As individuals approached the microphone, my eyes wandered around the intriguing historic 1929 Orpheum theatre that was the host environment for this landmark legislation. The theater, with its “celestial ceiling” seemed a fitting place for this debate. The ceiling was lit as though you were enjoying a beautiful night sky in the middle of the desert without any reflections of the light of the city, a bit surreal with the neanderthal comments voiced by individuals claiming a moral high-ground.
The voices in support were diverse — from teachers, to preaches, doctors, lawyers, engineers, activists,
artists, moms, and dads. Representatives from LocalFirst Arizona, PFLAG, One Community, HERO and Shadow Rock UCC just to name a few. Many opponents referenced the bible or the “holy book” as the foundational basis for bullying, for their moral high-ground and profound opposition, the tone was divisive, at times downright insulative and punitive to individuals in the audience. Local clergy were divided as well as some spoke in favor; others in opposition.
Historical references of separation of church and state go back years and years, The Bloudy Tenent of Persecution, for Cause of Conscience, Discussed in a Conference between Truth and Peace is a 1644 book about government force written by Roger Williams, the founder of the American colony of Rhode Island and the co-founder of the First Baptist Church in America. Using biblical reasoning, the book argues for a “wall of separation” between church and state.
Reference was made during the proceedings to the need for religious freedom, another commented about the Pledge of Allegiance and “liberty and justice for all.”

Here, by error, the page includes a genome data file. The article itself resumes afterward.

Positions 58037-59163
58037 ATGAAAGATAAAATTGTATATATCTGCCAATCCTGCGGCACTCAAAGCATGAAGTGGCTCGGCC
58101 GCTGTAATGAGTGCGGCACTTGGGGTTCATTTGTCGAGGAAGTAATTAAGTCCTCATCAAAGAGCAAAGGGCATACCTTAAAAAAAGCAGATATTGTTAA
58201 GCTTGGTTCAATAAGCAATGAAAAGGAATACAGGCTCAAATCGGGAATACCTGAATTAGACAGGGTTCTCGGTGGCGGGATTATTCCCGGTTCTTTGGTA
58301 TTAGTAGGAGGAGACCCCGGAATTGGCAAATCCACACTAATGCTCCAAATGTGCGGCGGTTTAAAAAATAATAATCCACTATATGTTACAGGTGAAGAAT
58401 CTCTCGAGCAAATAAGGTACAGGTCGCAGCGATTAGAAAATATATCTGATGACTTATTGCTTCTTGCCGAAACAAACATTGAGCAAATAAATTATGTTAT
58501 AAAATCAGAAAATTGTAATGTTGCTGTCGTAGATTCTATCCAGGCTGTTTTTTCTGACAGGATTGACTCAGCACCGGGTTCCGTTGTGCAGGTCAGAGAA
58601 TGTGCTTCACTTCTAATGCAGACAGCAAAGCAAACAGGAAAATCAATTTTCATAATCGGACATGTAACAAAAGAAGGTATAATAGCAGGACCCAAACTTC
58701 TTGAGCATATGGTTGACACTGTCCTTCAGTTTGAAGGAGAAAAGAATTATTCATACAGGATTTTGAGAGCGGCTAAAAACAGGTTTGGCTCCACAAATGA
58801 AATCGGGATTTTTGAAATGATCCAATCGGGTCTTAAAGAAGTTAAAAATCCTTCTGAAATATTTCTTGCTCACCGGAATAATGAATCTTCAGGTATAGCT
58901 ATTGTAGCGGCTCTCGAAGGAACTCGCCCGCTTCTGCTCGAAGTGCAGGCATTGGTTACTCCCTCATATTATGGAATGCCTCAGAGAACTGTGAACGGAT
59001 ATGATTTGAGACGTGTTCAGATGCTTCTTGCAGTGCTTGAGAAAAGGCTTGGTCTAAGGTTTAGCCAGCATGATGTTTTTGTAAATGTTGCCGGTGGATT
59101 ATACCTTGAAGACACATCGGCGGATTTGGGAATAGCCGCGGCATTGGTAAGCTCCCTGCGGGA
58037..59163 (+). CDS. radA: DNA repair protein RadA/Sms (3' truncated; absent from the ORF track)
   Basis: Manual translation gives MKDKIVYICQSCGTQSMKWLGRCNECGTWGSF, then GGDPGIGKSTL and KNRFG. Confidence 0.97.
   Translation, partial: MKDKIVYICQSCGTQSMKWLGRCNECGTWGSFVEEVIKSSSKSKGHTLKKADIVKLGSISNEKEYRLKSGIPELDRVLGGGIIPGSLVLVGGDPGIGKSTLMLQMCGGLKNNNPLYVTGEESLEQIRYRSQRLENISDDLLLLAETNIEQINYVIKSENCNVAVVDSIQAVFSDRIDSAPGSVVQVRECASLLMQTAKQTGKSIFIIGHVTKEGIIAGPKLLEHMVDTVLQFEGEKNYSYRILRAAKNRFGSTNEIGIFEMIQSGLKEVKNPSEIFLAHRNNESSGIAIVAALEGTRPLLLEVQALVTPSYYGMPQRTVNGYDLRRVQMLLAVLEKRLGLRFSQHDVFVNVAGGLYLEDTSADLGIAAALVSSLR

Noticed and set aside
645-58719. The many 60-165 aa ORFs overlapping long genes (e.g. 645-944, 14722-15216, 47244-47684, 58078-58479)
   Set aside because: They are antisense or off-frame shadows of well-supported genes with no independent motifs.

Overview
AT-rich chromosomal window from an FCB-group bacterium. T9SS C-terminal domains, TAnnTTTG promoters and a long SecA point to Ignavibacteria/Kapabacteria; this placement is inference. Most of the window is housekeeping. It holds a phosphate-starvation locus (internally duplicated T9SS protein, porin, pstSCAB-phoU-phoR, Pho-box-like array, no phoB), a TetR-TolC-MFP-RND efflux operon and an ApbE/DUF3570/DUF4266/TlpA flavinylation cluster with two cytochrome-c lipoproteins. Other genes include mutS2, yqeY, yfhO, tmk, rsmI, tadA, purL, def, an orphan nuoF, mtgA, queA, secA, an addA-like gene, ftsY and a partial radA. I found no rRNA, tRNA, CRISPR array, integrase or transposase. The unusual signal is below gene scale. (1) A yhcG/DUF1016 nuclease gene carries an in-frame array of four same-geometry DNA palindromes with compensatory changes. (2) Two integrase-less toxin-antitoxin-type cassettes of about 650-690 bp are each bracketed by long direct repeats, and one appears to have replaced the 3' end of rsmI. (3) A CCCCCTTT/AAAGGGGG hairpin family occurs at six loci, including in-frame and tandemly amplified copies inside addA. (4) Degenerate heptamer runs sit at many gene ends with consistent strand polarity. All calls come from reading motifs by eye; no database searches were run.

First, the “Pledge of Allegiance,” originally composed by Francis Bellamy, was written in 1892 and proclaimed “I pledge allegiance to my Flag and the republic for which it stands, one nation indivisible, with liberty and justice for all.” In 1954, after being influenced by the
Knights of Columbus, a fraternal order of Catholic men, then President Dwight Eisenhower, at the urging of George MacPherson Docherty, Scottish-born American Presbyterian minister, signed a congressional bill to change the pledged to: “I pledge allegiance to the Flag of the United States of America, and to the republic for which it stands, one Nation under God, indivisible, with liberty and justice for all.”
When given the opportunity to support human rights and equality, the religious order that felt it important to insert God into the pledge of allegiance made a choice to opt out of elevating the human condition and stood in opposition of the proposed ordinance. What are your rules of engagement, your philosophy of living, do you have a perspective about elevating the human condition? Where are you investing your resources? Are you investing your resources in organizations that further your values?